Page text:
Harvard University plans to move a “substantial majority” of its School of Engineering and Applied Sciences from its main campus in Cambridge to its expanding campus in Allston, university President Drew G. Faust announced.
The school would relocate to the planned science center complex, which is expected to be completed by 2017, university officials said. Work on the massive building was put on hold about three years ago, but the university plans to resume construction there next year.
The school’s relocation represents a shift in the types of programming the science center will house.
The university’s plan for the center, which had already been significantly altered once from the original concept that was approved in 2007, “evolved” again over the past few months and now calls for the School of Engineering and Applied Sciences to become “an anchoring presence” of the complex, Faust told faculty of the school Tuesday night.
Prior versions of the plan, the most recent of which was outlined by Harvard this past summer, called for stem-cell research to be an “anchor component” of the complex alongside programs in engineering and the physical, biological, and life sciences.
University officials said life sciences, which includes stem-cell sciences, will remain an integral part of the complex, but to a lesser extent than previously planned.
This week’s announcement was the first time the university said publicly that a portion of the School of Engineering and Applied Sciences would move there. Faust said that the complex would also house “a significant area of flexible lab space dedicated to cross faculty collaborations and experiments.”
The building is still planned to be between 500,000 and 600,000 square feet housing a state-of-the-art health and life sciences laboratory, research, classrooms, and areas to foster collaborative innovation. Stefan Behnisch will resume his role as project architect.
“We regard this as an extraordinary opportunity for SEAS,” she said Tuesday, according to a copy of her remarks provided by the university. “The school must grow—more faculty, more space, more resources. The Allston plan is meant to make that possible. And it is meant to establish SEAS—perhaps the most collaborative of any Harvard school—as a hub in a wheel of connectivity that is meant to define and shape the new Allston adventure.”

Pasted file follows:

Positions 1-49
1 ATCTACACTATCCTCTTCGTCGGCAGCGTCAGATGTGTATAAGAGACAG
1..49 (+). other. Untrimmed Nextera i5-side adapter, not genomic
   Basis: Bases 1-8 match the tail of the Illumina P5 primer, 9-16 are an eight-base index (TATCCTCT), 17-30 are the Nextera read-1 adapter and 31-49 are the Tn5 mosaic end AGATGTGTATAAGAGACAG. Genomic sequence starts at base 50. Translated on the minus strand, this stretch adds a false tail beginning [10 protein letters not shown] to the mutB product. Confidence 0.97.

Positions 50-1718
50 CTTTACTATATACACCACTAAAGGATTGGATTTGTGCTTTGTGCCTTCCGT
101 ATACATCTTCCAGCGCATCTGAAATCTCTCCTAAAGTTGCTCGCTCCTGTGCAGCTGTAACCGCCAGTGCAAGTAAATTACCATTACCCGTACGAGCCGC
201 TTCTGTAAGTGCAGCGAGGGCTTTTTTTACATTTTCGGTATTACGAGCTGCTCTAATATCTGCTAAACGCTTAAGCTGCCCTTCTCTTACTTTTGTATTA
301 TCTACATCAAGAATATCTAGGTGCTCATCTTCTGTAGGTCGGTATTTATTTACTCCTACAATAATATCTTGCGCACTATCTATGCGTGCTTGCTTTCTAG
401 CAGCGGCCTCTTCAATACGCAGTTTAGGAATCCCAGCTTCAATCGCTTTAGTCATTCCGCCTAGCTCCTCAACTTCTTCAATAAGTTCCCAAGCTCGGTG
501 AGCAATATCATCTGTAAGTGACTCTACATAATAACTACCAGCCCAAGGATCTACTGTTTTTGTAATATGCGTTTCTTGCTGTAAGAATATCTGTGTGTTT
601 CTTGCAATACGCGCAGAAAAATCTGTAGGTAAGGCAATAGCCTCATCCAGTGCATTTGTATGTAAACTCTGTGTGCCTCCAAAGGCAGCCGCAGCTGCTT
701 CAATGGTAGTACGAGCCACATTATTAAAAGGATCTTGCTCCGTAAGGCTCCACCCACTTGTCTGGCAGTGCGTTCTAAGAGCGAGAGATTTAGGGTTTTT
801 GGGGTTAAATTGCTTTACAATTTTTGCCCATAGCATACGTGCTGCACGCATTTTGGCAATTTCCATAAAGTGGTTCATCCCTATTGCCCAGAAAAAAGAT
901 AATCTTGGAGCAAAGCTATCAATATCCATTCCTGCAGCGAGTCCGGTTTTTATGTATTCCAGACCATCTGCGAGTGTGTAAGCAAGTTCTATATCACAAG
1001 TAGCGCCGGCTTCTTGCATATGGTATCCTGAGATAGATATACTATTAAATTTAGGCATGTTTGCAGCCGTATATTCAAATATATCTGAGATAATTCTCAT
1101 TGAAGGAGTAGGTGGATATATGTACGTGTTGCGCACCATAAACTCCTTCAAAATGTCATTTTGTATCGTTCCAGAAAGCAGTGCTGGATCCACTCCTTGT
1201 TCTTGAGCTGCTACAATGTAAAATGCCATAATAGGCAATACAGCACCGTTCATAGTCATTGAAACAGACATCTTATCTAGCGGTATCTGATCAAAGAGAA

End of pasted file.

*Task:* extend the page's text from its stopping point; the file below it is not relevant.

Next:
The School of Engineering and Applied Sciences includes about 575 undergraduate and 375 graduate students, 400 researchers, 125 staff and 70 full-time faculty who study, teach and work across about 400,000 square feet of building space on the university’s main campus in Harvard Square, the school’s website says.
In 2007, it officially became its own school. Before that it was a division of the university, but its roots at Harvard trace back to 1847, when the Lawrence Scientific School was founded.
University officials said Wednesday they have not yet determined what will take over the space in Cambridge currently used by the School of Engineering and Applied Sciences.
Some faculty expressed a mix of surprise and concern Tuesday night about the planned move, according to Harvard Magazine and the Harvard Crimson. Allston residents had similar reactions in messages on a neighborhood e-mail list.
Some worried that the university was not acting transparently enough or seeking enough outside input to make the decision.
But, Harvard spokeswoman Christine Heenan said Wednesday that “the planning is just commencing.”
She said both faculty and residential input will be important moving forward.
A meeting between the community, the Boston Redevelopment Authority and Harvard officials is scheduled for Wednesday night.
The city redevelopment authority approved the building’s original design in 2007 after a two-and-a-half year public review process.
“If there are changes to Harvard’s approved science complex that could trigger a new community process and require new BRA approval,” Melina Schuler, a spokeswoman for the city agency, said Wednesday in an e-mail.
“Harvard’s announcement is a positive step towards resuming construction at the stalled Allston science complex, which is important to Mayor Menino and the neighborhood,” she added.
Faust acknowledged that moving the school would involve some “challenges.”
“SEAS must sustain its identity with the college and with undergraduates,” she said. “Important collaborations with other faculty in Cambridge must be enabled and supported. A great deal of thought and ingenuity must be devoted to issues of transportation, connectivity, scheduling. That is central to the work that lies ahead, work that I’m sure the problem-solving engineers of SEAS can do much to advance.”Continued...